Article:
Canada’s labour market is showing signs of strength after months of COVID-19 destruction but the weakness among new female employment is holding back the pace of the recovery.

Recent labour market data show men are disproportionately benefitting from the phased provincial reopening of the economy while women are struggling. In May, men recouped 14 per cent of the nearly 1.5 million jobs they lost in March and April during the pandemic induced shutdown. That compares with just five per cent recovery rate for the 1.5 million female jobs lost despite women being the earliest victims of COVID-19 fallout as service-sector and lower-wage positions were decimated.

One reason the female recovery is not keeping pace is because of the composition of jobs recouped. The goods-producing sector accounted for a majority of the jobs gained in May as male-dominated industries like natural resources, manufacturing and construction were able to resume activity earlier than other non-essential businesses.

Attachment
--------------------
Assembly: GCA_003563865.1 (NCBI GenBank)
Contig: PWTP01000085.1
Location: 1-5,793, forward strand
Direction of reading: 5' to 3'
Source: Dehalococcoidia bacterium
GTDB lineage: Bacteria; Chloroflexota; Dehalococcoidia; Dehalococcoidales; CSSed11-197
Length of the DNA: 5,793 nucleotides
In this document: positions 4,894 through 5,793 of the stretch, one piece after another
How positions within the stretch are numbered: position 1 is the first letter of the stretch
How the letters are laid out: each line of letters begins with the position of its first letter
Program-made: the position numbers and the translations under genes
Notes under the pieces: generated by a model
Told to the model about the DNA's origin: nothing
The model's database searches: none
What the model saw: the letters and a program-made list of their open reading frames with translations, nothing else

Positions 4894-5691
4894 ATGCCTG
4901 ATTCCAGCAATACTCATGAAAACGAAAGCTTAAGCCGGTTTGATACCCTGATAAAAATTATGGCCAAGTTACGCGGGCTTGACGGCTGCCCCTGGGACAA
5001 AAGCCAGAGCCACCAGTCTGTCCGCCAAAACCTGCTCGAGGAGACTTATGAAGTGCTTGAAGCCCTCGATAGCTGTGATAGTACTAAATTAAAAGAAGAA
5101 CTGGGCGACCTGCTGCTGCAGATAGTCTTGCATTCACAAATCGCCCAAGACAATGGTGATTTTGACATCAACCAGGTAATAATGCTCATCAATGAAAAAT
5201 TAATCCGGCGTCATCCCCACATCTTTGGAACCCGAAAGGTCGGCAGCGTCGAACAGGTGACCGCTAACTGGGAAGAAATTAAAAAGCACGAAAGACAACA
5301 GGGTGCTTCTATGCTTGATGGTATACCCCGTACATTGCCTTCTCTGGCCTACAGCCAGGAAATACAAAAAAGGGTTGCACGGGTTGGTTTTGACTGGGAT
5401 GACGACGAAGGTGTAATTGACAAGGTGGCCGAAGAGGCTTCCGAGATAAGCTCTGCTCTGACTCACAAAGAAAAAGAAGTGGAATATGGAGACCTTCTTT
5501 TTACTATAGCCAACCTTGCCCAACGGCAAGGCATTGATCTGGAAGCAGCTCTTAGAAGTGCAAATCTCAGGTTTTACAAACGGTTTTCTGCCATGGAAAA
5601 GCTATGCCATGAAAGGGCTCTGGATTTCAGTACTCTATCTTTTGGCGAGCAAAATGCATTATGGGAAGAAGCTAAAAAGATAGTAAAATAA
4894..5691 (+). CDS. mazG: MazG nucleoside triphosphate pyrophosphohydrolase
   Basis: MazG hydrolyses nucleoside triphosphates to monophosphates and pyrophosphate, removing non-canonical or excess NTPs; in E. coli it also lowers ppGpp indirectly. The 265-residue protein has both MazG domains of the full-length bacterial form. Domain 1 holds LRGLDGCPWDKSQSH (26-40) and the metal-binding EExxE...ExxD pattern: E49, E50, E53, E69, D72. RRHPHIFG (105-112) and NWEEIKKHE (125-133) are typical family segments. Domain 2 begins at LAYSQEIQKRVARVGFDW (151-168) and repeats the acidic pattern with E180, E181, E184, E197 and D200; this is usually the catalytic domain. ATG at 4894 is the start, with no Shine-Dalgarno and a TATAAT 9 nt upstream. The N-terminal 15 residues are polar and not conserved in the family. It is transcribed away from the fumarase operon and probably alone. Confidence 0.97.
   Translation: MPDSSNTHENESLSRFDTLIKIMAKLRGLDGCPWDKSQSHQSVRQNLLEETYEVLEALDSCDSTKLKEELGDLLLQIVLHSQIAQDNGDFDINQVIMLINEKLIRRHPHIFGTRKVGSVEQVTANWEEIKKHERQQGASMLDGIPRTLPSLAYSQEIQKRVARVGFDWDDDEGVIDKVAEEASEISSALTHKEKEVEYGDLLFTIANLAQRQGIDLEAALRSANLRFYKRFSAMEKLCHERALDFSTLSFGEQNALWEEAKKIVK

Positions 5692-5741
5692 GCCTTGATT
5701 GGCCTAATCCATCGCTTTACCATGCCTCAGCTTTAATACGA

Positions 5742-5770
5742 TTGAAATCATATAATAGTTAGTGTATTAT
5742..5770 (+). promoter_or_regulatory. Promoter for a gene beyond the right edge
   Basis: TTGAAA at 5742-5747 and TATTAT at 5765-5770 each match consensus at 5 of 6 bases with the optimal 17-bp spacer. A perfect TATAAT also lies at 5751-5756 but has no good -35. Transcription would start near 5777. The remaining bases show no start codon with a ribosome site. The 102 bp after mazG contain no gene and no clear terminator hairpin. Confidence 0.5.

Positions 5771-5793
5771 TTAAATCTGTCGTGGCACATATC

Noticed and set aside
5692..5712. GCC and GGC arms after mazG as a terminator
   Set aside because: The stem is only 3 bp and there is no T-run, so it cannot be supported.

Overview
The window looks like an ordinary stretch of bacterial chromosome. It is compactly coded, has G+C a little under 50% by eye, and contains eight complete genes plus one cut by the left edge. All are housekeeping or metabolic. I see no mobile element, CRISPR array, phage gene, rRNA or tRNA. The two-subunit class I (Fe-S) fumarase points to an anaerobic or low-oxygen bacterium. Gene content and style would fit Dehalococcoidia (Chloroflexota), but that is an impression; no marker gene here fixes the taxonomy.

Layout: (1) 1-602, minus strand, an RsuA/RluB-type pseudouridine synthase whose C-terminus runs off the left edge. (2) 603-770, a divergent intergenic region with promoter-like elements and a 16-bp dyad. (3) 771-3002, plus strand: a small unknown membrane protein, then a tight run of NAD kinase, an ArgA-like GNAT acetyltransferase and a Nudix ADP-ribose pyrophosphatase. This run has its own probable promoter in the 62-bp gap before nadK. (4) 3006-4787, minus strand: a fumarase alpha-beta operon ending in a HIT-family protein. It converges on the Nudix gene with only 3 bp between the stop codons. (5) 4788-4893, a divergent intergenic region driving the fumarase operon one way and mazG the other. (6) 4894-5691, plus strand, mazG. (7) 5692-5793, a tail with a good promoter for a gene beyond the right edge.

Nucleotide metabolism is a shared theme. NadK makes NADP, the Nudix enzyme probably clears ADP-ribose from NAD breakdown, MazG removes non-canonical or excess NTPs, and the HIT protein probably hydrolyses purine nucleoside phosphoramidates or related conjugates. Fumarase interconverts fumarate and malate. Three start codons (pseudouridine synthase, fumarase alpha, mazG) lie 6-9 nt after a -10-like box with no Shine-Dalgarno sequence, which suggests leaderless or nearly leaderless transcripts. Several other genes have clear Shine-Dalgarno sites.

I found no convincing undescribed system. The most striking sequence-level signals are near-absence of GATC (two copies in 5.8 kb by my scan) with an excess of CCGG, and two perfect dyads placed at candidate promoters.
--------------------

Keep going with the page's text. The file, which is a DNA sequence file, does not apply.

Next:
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A second reason is women having to stay home and care for their children while schools and daycares remain closed, according to economist Armine Yalnizyan. Without safe protocols in place for kids to return to classrooms or care centres, parents often have no choice but to keep them at home for longer. This in turn keeps women out of the workforce longer and slows the overall recovery, said Yalnizyan, a research fellow at the Atkinson Foundation.

May jobs figures released Friday in Ottawa showing an unexpected gain of about 290,000 positions after two months of record losses also reveal child care as a key limitation. About 94,000 Canadians who weren’t in the labour force but wanted work said they weren’t looking because of personal or family responsibilities — 80 per cent of those were women.

“Without question, a limiting factor for women’s return to work is child care,” Yalnizyan wrote in a presentation to lawmakers this week. “Simply put — there will be no recovery without a she-covery; no she-covery without child care.”